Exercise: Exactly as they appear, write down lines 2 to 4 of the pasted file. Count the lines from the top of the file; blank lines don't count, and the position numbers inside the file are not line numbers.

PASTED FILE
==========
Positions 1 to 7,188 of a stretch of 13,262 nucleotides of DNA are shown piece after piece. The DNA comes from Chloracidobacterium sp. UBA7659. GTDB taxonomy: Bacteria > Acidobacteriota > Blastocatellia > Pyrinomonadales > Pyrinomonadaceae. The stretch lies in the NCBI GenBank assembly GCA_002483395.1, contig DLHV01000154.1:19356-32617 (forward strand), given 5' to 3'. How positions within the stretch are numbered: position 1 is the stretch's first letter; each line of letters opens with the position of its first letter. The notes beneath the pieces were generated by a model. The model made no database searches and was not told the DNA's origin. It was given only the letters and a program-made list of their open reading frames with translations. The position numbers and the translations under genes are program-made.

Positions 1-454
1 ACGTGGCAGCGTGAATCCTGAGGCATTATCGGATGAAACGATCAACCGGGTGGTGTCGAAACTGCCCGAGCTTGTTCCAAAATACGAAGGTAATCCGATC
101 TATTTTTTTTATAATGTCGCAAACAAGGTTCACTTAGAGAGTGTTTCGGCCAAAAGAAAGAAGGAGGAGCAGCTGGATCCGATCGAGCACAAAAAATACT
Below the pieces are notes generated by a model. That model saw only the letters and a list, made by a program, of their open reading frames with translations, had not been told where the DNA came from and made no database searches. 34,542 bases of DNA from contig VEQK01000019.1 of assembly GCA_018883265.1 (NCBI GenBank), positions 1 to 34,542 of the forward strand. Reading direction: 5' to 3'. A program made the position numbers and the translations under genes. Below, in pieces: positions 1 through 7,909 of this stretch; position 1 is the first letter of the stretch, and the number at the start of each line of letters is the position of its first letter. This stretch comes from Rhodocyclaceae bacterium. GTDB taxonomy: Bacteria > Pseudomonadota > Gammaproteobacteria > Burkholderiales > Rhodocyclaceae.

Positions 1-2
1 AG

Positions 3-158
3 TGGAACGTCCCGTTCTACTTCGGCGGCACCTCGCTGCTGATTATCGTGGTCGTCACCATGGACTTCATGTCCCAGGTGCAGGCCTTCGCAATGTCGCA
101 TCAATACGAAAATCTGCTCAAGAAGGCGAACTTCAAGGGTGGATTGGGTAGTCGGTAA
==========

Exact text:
Positions 1-454
1 ACGTGGCAGCGTGAATCCTGAGGCATTATCGGATGAAACGATCAACCGGGTGGTGTCGAAACTGCCCGAGCTTGTTCCAAAATACGAAGGTAATCCGATC
101 TATTTTTTTTATAATGTCGCAAACAAGGTTCACTTAGAGAGTGTTTCGGCCAAAAGAAAGAAGGAGGAGCAGCTGGATCCGATCGAGCACAAAAAATACT